Early Bok plans call for innovative maker space and ‘public living rooms’

An info-only presentation about the redevelopment of Bok Technical High School at 1901 S. 9th St. took place last night in front of a packed house at Southwark Elementary School.

Edward Bok Technical High School, via Wikipedia
Edward Bok Technical High School, via Wikipedia

Developer Lindsey Scannapieco of Scout LTD. was on hand to create an open dialogue with the community at a “very early stage” in the “multi-phase” redevelopment process. Early phases would look to “activate” various spaces in and around the property for a variety of uses including making, recreation, community and possibly even grocery (more on that a little later).

The main goals for the Bok plan seek to preserve the Art Deco architecture, reuse the “commanding” building and bring it back to its roots as a resource for makers and a community asset. Scannapieco mentioned that they will seek historic tax credits to preserve the property. Early plans include multiple “live/maker” spaces where innovation can take place as well as “affordable rental [residential] units” in the upper floors. This would include membership spaces, much like NextFab Studio, filled with equipment and tools. It would also include entrepreneurial co-working spaces for start-ups, tech companies, other small businesses or even job training. The idea would be to “improve the makers of this community,” said Scannapieco.

unnamed (3)
EPX Zoning Chair David Goldfarb talks to the crowd. Lindsey Scannapieco is seated in the middle. (Photo: James Jennings)

One of the main challenges is that Bok is comprised of roughly 340,000 square-feet of space, which Scannapieco explained is equivalent to 5.86 football fields. The ground floor alone is roughly 80,000 square-feet. Edward Bok, the school’s namesake, coined the term “living room” during his time as editor of Ladies Home Journal and Scout LTD. would pay homage to that idea to create a series of “public living rooms”. Scannapieco explained that could be opening up the roof terraces and auditorium for public access or finding a way to “energize” the street and ground floor experience through signage, lighting, green space or other public amenity. They want to show that Bok’s “heart is beating again,” said Scannapieco.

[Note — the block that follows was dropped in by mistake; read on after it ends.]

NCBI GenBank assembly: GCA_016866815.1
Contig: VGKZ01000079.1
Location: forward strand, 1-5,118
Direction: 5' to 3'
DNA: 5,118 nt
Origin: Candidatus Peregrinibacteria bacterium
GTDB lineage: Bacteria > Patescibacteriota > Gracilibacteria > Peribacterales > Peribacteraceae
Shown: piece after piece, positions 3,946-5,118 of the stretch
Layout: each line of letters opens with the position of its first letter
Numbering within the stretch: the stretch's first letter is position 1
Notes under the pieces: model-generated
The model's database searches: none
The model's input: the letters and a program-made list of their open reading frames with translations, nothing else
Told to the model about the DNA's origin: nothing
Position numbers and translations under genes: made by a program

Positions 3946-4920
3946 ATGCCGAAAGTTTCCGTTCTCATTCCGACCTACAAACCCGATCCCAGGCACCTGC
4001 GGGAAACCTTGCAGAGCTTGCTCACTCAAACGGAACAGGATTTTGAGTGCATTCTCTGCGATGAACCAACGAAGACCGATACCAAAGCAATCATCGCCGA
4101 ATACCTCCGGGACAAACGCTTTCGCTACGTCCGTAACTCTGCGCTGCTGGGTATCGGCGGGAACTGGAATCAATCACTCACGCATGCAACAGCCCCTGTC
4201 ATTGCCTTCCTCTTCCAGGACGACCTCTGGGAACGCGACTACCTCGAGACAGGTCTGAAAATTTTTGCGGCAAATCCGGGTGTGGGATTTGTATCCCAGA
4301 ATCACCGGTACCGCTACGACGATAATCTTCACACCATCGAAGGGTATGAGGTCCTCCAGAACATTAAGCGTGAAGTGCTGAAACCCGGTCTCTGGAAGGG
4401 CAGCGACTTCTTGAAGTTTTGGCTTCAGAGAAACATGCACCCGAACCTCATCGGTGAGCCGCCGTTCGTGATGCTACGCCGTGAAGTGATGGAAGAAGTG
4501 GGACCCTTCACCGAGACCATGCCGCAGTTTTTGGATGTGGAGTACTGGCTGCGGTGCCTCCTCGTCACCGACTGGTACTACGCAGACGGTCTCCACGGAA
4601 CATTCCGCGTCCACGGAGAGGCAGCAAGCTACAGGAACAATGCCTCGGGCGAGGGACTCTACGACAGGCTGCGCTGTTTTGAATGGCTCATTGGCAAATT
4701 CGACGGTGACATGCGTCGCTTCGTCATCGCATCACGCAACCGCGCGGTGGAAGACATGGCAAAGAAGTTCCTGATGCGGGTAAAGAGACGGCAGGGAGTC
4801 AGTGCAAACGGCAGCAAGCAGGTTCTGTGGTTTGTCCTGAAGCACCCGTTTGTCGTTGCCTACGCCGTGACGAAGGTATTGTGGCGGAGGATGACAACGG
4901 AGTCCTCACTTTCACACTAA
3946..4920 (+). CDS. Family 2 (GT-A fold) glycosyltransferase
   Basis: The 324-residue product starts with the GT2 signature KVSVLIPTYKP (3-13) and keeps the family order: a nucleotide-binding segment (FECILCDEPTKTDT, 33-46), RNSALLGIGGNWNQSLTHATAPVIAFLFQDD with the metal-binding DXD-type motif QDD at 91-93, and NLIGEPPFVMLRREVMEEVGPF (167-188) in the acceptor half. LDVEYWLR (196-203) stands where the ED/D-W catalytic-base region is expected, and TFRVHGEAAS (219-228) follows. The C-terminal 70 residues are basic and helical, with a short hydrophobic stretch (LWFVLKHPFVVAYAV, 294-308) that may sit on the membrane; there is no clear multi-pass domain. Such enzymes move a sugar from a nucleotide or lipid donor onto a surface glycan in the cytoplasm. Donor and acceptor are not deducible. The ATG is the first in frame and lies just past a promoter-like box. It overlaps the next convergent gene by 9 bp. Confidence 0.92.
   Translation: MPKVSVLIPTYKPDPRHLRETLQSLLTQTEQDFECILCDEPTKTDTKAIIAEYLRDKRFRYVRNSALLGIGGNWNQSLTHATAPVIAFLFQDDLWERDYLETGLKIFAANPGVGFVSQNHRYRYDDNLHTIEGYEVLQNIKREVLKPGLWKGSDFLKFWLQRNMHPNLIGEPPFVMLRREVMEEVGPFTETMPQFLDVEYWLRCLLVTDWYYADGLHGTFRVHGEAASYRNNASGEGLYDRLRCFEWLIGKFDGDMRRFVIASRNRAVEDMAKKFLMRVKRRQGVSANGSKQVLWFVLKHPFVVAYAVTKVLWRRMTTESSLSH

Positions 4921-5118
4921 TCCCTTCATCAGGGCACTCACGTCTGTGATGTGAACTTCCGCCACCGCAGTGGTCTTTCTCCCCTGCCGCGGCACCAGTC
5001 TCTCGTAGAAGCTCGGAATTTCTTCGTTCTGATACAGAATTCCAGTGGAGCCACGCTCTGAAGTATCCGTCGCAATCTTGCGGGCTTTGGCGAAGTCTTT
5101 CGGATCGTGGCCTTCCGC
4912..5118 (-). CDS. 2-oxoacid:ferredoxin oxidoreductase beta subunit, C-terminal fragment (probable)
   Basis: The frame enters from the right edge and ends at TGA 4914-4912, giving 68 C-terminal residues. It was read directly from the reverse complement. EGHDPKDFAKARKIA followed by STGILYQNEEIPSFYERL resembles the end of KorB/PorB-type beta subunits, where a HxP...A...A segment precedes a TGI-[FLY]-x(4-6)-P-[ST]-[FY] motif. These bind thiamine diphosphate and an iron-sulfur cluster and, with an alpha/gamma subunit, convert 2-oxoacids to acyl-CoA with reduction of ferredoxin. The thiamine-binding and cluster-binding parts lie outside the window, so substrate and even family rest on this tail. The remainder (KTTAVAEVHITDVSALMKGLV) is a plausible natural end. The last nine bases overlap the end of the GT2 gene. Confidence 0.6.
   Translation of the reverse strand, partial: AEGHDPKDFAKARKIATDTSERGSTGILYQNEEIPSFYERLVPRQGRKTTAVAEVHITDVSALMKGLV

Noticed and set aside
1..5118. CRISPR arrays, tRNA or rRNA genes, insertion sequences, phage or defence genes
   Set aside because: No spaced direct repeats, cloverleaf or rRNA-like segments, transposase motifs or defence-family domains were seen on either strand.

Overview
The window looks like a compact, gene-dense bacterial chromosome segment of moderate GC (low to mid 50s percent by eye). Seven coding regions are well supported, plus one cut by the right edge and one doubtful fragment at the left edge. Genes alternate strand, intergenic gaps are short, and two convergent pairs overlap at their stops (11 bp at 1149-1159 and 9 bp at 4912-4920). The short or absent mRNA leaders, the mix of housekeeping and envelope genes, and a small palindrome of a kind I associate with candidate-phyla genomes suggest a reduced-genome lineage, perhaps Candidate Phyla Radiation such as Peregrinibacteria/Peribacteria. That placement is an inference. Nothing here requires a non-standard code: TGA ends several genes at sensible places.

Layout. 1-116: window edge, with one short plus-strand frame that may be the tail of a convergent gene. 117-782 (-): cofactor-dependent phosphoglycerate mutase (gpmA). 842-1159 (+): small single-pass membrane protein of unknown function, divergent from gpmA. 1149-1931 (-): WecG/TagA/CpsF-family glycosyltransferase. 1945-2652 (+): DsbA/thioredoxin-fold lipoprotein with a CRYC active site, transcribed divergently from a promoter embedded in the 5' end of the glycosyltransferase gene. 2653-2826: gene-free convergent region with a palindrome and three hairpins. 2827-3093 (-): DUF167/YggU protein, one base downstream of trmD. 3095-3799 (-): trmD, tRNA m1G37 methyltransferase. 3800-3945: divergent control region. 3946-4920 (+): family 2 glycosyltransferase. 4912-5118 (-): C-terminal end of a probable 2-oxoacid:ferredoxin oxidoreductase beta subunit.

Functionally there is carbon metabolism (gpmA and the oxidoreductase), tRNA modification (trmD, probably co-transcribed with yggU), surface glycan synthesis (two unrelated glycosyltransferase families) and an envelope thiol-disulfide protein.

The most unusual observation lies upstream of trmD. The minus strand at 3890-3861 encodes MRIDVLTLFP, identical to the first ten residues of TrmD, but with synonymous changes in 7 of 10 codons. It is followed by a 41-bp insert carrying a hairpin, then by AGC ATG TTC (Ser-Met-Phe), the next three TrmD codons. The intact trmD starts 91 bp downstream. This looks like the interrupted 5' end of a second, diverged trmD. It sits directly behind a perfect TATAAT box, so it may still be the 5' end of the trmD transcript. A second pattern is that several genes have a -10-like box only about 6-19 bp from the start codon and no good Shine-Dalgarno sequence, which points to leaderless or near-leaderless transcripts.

The parking issue was dealt with at the top of the meeting. Scannapieco said they are looking into using Bok’s existing basement as underground parking for the property to ease to burden on the nearby community. Early plans are to keep it “within the footprint” of the building.

Scout LTD. doesn’t yet own the building. They’re in the “due diligence” stage and expect to close on the property “within the new year”, according to Scannapieco. Once Scout LTD. owns the property, construction could start as soon as six months after closing, with an opening to the public in the temporary, early-activation phases coming 12 to 18 months after that.

It was a large (and largely positive) crowd at Southwark last night. Two ideas really piqued the crowd’s interest. Scannpieco mentioned that she would be open to Bok containing a grocery element in the retail space, specifically mentioning that she knows South Philly Food Co-Op is looking for a space. That isn’t to say it will happen, but it was mentioned. The second came from a resident, who explained that she would be interested to see Bok contain a “boutique hotel” element, saying there wasn’t anything like that in the vicinity.

It was a full house at Southwark for the Bok meeting. (Photo: James Jennings)
It was a full house at Southwark Elementary for the Bok meeting. (Photo: James Jennings)

 Were you at the meeting last night? What did you think of the presentation? Share your thoughts with us in the comments! 


5 thoughts on “Early Bok plans call for innovative maker space and ‘public living rooms’

  • November 20, 2014 at 10:50 am

    Love it! Recently had cause to walk by the building and really get a good look at it. It is a beautiful building with such great details that would NEVER be built today. The ideas Ms. Scannapieco has put forward so far seems great and the multi-stage development is a good way to ease the neighborhood into activating this property. Public living rooms! Can’t wait. Fingers crossed she gets all of her financing and can move forward.

  • November 20, 2014 at 10:52 am

    And it would seem that for all the gripes about how little the PSD received for this property that, in the end, the relatively low cost to purchase it is the only thing that allows for these maker spaces and public amenities to be economically feasible. At a more market-rate per square foot, I imagine the only thing that would have made financial sense would have been a high density of high-end apartments.

  • November 20, 2014 at 11:39 am

    I’d like to see the maker spaces and skills training offered free or at reduced to cost to PSD students who would have attended Bok.

    I love the idea of the S Philly Food Coop going in here.

    Would be great to have public use of the auditorium for performances and screenings, and even the hotel element similar to McMenamins adaptive re-use of the Kennedy School in Portland,OR: http://www.mcmenamins.com/KennedySchool

  • November 21, 2014 at 10:21 am

    I couldn’t attend the meeting but I’m very excited about what I’ve read about Scannapieco’s plans for the site. There are a lot of kids in the neighborhood that need safe, inviting spaces and I can see all kinds of youth programming to help kids explore their creativity that would fit well with the vision. The enormous cultural diversity of the neighborhood could also be embraced with programming that welcomes immigrant families in to create as well.

Comments are closed.